From Activist to Yarn-Shop Owner to Sheep Farmer: A Profile of Anna Hunter

16 December 2020

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It’s a common truth that many of us end up doing things that we neither planned nor expected to do. Though there’s one aspect of Anna Hunter’s life that she had been working towards – living on a farm – she absolutely didn’t expect to ever run a wool mill.

Anna and I chatted recently, me in my tiny little house in downtown Toronto, Anna on her farm in rural Manitoba, and she told me her story.

Anna studied international development and environment studies at Dalhousie University, in Halifax. Visits to Malawi and India confirmed for her that she could do just as much – perhaps even more – good at home. Her focus shifted to Canadian housing policy, and for nearly ten years Anna worked as an anti-poverty advocate in the Downtown Eastside of Vancouver. Knitting was a constant presence in her life during this time, but not always without complication. She’d learned to knit while working as a nanny for a family in Switzerland. Anna had fallen in love with a colourwork sweater belonging to a fashionable friend of her employer, and she decided to learn to knit so she could make one for herself.
A woman kneels by a sheep eating from a bucket, with her hand on its head. A young boy is behind her, petting the sheep. A slightly older boy watches, shown blurry in the foreground.

Anna Hunter and her two sons gently socialized their first sheep.

Image description: A woman kneels by a sheep eating from a bucket, with her hand on its head. A young boy is behind her, petting the sheep. A slightly older boy watches, shown blurry in the foreground.

Back in Canada, her experiences in yarn shops weren’t always great. Anna admits, with a nostalgic chuckle, that at the time she “very much looked the part of an activist” – sporting shirts with political slogans, having unkempt hair and wearing clothes in less-than-pristine condition – and recalls that yarn shop staff tended to assume that she was either shopping for her mother or looking to do a bit of shoplifting. She rarely felt welcome to browse, let alone shop for herself.

Facing unemployment as a work assignment came to an end, and feeling burned out from the stress and emotional toil of her activism work, Anna decided to open the yarn shop that Vancouver was missing: a place that would be welcoming to all customers, especially those who were not traditionally considered – or perhaps just not dressed like – typical knitters. She wanted Baaad Anna’s to be a safe place for people who experienced exclusion because of gender identity, race, age, or because they just didn’t fit into the mold of “knitter.” Though she was motivated in part by her own experiences in yarn shops, she also designed her new business to be an expression of her commitment to anti-oppression in all spaces, and especially in craft spaces.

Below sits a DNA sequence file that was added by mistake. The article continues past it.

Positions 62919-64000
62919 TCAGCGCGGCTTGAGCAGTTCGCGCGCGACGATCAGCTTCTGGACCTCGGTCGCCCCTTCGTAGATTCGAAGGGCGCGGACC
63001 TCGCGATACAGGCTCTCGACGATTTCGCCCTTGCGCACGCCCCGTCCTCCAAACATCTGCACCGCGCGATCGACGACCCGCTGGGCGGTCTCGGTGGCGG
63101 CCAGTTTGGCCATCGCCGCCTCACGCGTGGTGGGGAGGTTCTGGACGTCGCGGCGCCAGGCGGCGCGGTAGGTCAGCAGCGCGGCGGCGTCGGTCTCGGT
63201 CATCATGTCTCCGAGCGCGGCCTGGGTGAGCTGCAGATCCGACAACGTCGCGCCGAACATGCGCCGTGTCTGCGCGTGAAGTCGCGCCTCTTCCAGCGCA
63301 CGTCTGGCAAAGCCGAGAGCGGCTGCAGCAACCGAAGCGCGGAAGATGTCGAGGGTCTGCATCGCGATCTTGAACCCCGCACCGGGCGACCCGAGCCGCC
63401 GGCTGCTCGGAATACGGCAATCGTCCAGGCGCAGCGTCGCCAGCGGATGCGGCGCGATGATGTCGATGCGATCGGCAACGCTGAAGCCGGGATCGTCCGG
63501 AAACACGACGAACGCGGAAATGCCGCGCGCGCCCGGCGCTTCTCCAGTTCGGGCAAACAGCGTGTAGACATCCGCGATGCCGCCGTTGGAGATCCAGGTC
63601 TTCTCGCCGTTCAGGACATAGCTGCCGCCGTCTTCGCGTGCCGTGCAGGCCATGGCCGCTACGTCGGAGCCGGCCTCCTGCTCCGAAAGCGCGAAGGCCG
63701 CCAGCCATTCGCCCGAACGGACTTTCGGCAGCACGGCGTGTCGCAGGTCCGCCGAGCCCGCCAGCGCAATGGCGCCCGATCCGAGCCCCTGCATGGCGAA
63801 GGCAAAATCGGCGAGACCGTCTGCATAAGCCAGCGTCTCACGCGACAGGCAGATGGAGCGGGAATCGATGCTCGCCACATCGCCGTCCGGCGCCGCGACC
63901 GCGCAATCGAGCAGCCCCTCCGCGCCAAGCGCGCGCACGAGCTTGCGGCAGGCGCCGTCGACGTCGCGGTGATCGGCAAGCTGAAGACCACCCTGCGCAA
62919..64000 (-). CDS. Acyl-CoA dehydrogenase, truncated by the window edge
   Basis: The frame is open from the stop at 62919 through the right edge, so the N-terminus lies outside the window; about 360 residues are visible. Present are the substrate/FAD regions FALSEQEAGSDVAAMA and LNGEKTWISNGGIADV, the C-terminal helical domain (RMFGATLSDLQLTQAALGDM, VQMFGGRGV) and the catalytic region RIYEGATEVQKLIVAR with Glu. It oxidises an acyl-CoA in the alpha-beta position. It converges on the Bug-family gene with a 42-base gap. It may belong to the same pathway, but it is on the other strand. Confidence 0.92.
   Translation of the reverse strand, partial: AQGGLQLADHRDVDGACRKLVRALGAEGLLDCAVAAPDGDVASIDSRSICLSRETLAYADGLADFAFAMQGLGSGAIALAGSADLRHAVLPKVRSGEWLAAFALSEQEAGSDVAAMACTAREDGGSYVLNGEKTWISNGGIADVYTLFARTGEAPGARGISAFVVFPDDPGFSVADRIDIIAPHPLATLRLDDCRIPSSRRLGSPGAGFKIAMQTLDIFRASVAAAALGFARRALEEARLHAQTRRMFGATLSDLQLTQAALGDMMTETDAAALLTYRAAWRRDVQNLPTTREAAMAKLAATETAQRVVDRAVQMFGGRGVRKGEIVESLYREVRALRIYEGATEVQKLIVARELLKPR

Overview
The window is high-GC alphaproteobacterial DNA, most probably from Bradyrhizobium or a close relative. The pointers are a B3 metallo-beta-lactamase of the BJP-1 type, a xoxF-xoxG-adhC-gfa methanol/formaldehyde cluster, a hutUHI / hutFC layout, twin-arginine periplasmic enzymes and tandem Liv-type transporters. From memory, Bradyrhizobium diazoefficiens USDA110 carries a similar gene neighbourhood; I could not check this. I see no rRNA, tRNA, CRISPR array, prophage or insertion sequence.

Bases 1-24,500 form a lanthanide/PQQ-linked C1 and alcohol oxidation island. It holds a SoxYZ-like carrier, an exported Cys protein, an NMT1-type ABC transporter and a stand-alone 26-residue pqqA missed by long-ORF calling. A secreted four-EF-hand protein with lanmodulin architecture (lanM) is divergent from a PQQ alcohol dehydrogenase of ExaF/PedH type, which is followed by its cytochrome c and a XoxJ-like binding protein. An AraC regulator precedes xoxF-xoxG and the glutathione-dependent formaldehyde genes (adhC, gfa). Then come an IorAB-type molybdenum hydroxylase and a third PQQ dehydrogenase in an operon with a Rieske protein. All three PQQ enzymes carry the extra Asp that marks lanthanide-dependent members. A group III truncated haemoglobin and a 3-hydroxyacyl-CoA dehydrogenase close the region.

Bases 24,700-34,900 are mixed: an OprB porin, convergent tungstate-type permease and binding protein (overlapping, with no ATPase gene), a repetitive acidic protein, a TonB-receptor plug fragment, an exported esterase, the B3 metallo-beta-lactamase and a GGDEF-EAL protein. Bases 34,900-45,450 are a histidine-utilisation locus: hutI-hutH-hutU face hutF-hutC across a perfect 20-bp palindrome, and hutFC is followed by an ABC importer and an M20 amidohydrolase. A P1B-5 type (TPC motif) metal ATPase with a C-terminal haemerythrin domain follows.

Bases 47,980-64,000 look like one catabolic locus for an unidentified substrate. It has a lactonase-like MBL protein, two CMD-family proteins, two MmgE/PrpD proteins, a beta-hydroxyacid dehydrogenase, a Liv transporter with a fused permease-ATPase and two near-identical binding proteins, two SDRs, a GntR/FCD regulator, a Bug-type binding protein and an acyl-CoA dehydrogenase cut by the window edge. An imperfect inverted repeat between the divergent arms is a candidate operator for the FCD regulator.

Anna’s goal was to create a 100-mile yarn shop, stocked exclusively with yarn and products made within that distance of Vancouver. There were plenty of sheep farms in the Fraser Valley, surely there was locally-produced yarn available, too? It became clear very quickly, however, that there wasn’t even enough locally manufactured yarn to fill a single shelf, let alone an entire store. So Baaad Anna’s Yarn Store opened in East Vancouver with an expanded inventory focusing on natural fibres and products from local dyers and designers.

After the birth of her second son, Anna and her husband, Luke, found themselves wanting more space. Vancouver real estate is notoriously expensive, and even with one partner running a successful business and the other with well-paid full-time work, a house for a growing family was simply out of reach.